Notes From The Margin

February 18, 2008

Down to the wire….

A national strike does seem to be about to happen in Barbados, (barring a last minute settlement by the intervention of the  Prime Minister) In both cases of dispute (Sandy Lane and the Royal Shop) no one seems to be shifting their position. The intervention of the Chief Labour Officer does not seem to have moved the disputes closer to any form of resolution and that leaves only one other arbitrator available the Minister and Prime Minister David Thompson.

 

 

 The entrenched nature of the positions was highlighted by a story in today’s Nation which highlighted comments by Sir Leroy Trottman:

Sir Roy added: “Why could they not have said before, that it is indecent to fire these numbers of people for what is an everyday occurrence in this country, which the BWU helps to resolve in a matter of hours, but always in less than a day.

The Union’s position is an absolute, they are pressing for full reinstatement of all the workers in both cases. The mood in the private sector is considerably at variance with that expressed by Sir Roy. The BHTA has thrown it’s full support behind Sandy Lane, who seems to have taken the position that can be summed up in saying that if the workers do not honour the collective agreement in place there are consequences.
While Sir Roy may consider wildcat strikes to be an “everyday occurrence” to an employer a wildcat strike is incredibly disruptive and costly. One of the reasons for entering into a collective relationship is to ensure the incidence of strikes is minimised.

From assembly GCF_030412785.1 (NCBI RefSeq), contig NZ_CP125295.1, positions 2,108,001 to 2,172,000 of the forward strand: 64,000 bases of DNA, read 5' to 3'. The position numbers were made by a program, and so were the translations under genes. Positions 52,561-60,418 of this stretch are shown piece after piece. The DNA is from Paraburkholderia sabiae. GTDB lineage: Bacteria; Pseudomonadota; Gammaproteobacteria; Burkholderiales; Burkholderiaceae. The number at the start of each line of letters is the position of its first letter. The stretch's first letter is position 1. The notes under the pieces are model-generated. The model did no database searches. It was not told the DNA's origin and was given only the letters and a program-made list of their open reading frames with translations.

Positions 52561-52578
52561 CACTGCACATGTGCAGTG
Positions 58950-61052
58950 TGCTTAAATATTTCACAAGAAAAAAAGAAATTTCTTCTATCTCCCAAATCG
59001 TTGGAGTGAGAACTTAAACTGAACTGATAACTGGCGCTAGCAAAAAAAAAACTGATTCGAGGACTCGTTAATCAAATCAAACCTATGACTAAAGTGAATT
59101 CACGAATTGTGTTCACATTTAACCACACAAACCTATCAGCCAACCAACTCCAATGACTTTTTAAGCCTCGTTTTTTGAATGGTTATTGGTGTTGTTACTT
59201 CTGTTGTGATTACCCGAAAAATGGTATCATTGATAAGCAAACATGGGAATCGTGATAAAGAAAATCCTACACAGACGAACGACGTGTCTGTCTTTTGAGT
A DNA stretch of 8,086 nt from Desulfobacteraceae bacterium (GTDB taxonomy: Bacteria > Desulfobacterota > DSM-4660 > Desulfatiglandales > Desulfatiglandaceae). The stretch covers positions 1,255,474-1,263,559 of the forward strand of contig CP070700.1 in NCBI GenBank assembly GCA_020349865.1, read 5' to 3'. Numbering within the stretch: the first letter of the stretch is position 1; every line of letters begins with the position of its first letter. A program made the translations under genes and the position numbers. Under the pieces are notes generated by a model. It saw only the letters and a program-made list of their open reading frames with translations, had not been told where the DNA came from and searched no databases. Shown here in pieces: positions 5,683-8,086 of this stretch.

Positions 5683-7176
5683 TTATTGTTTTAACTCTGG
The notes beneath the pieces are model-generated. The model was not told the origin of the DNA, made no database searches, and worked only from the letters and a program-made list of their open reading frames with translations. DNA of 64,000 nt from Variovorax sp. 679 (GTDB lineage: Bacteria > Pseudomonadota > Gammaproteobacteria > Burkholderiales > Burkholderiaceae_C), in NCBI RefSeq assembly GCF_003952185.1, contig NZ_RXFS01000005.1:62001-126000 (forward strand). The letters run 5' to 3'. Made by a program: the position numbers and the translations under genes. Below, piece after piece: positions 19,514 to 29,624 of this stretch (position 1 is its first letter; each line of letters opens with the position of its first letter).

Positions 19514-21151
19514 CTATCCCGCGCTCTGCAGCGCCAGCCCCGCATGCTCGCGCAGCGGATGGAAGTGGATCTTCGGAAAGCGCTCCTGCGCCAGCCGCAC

In the case of the Royal Shop, there appears to be a hardened resolve NOT to rehire the workers. The company is offering full severance, but is not budging on its position.
To us here on the margin, it appears that the Union may have erred tactically in going for a general strike. The Royal Shop and Sandy Lane may both take the position that the Union will suffer more loss of good will than they will if the strike goes ahead. Indeed, for Royal Shop a national strike will hardly make a difference to their current situation.
To stretch a metaphor we used in an earlier post; national strikes are like atom bombs, they are great weapons to threaten with, but actually using them makes both combatants losers.
It is unfortunate, but it would seem that we are about to see that played out before us.
Marginal

 

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1 Comment »

  1. […] says: “Well, well. The last time I saw this level of adamance a whole Government fell.” Notes From The Margin adds: “National strikes are like atom bombs, they are great weapons to threaten with, but […]

    Pingback by Global Voices Online » Barbados: National Strike? — February 19, 2008 @ 6:39 am | Reply


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